The Problem with Christians Doing the 'Harlem Shake'
Who knows why such weird, borderline-incomprehensible setups go viral, but here we are, weeks into the age of the "Harlem Shake," watching Christian college students and church members don wacky costumes and dance like crazy. The videos:
Christian organizations have joined companies, sports teams, firefighters, friends, and seemingly the rest of America in the latest YouTube meme, which now numbers more than 12,000 videos and 44 million views. In each version, a 30-second clip of the electronic dance music song "Harlem Shake" plays as a single dancer in a headpiece gets down in front of a group of people, then suddenly, the whole crowd joins him. Hilarity.
As far as anyone can tell, the point is there is no point, so no need to raise questions. It's fun seeing a bunch of Christian folks having a good time and participating in the latest trend, so I hate to be a party pooper and ask—should we think a little deeper before jumping into the latest dance craze?
Even as the meme takes off and gets mainstream exposure on outlets including the Today show, most of us still know nothing about the music, artist, or song behind the "Harlem Shake."
The "Harlem Shake," like most memes, has become a commodity, so easily replicated that we use it for our own ends and move on. We happily hijack the setup, then post our versions on YouTube for views, laughs, and "relevancy." We have no real engagement with the phenomenon outside of copying and clicking.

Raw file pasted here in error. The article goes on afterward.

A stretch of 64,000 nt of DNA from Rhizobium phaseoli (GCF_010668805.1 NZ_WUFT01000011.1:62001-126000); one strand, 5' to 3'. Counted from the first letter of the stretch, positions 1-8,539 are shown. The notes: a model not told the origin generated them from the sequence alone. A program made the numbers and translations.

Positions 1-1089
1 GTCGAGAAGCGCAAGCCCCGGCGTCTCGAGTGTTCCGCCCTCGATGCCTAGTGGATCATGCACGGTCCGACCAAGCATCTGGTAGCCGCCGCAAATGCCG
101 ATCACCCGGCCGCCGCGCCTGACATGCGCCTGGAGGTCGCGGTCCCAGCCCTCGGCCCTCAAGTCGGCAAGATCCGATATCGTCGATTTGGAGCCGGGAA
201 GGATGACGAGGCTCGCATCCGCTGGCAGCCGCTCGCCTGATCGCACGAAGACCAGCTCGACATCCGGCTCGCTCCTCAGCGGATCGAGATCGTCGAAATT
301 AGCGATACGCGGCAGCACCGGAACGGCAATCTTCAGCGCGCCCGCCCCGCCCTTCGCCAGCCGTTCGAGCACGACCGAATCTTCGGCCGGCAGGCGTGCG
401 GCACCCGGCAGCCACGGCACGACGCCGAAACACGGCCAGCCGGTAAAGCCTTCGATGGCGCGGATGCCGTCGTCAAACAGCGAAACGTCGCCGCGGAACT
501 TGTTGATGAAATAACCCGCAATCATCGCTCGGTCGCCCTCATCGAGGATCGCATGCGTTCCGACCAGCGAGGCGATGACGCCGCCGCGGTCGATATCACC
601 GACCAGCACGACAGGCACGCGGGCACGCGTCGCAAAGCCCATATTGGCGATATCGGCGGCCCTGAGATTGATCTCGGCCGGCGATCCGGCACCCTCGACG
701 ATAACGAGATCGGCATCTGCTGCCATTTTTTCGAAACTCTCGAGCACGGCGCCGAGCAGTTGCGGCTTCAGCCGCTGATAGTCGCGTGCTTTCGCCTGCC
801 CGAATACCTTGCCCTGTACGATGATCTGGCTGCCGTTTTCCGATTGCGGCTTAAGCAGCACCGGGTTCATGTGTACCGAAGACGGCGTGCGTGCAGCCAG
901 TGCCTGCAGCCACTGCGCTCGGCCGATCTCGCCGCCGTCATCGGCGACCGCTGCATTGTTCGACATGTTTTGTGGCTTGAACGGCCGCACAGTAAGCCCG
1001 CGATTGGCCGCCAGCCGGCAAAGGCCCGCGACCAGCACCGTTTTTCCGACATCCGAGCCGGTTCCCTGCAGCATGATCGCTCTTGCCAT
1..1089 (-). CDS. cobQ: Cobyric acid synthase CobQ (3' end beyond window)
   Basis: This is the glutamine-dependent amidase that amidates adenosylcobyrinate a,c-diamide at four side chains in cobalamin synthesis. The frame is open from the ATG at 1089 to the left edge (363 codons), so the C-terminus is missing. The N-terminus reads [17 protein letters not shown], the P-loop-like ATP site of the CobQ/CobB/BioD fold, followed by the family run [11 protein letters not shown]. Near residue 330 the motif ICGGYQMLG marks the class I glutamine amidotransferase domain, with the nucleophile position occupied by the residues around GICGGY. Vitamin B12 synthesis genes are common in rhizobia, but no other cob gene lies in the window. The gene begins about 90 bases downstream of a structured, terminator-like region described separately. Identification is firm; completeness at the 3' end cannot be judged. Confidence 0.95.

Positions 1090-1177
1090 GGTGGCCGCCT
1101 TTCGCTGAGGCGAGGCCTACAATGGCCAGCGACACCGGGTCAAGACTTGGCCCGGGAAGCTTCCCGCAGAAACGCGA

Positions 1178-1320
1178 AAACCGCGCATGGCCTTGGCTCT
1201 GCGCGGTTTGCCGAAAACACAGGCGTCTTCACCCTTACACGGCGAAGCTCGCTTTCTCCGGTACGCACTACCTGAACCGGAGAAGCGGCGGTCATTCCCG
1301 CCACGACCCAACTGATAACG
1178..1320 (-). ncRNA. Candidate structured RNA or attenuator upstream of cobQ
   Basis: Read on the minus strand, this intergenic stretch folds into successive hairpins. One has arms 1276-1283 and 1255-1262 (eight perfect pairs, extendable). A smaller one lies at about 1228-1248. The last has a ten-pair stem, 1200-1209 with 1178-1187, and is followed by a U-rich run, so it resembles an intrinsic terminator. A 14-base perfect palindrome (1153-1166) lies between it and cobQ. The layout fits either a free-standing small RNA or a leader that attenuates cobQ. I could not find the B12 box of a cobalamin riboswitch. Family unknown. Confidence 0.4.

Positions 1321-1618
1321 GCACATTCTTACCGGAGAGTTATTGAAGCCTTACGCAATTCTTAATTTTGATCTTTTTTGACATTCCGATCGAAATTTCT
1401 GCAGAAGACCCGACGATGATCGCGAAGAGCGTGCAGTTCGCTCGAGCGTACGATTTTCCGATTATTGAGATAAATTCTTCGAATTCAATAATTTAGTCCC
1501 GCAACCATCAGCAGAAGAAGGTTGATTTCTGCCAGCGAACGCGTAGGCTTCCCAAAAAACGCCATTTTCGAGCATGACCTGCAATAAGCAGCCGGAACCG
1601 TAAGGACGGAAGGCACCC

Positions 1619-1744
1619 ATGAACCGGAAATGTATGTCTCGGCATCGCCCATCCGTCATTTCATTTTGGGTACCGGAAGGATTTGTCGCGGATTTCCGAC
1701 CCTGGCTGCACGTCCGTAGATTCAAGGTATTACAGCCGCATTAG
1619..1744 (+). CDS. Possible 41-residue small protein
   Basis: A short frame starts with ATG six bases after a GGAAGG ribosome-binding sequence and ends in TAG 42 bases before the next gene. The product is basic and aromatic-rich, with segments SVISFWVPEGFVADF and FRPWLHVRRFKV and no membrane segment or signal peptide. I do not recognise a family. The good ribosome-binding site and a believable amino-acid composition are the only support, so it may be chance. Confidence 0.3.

This commodification of culture—an impulse discussed by Vincent Miller in his book Consuming Religion—allows us to ignore the context where things originally gained meaning. As we dance the "Harlem Shake," we don't need to know how to do the hip-hop dance move of the same name. We don't need to know anything about Baauer, the musician who created this song-heard-round-the-Internet. We don't need to understand this underground genre of music called "trap." We don't even need to think about the lyrics of the short song, which proclaim "Con los terroristas!" (With the terrorists!) through the skittish beats.
No longer embedded in its cult music context but dragged into our own, the dance loses any of its original significance to become a vehicle for our silliness. "With commodities in general, the more they are associated with their particular origins, the less susceptible they are to abstraction and shallow engagement," Miller said. "Tradition stabilizes the meaning of cultural objects, preventing them from sliding into weightless postmodern signifiers."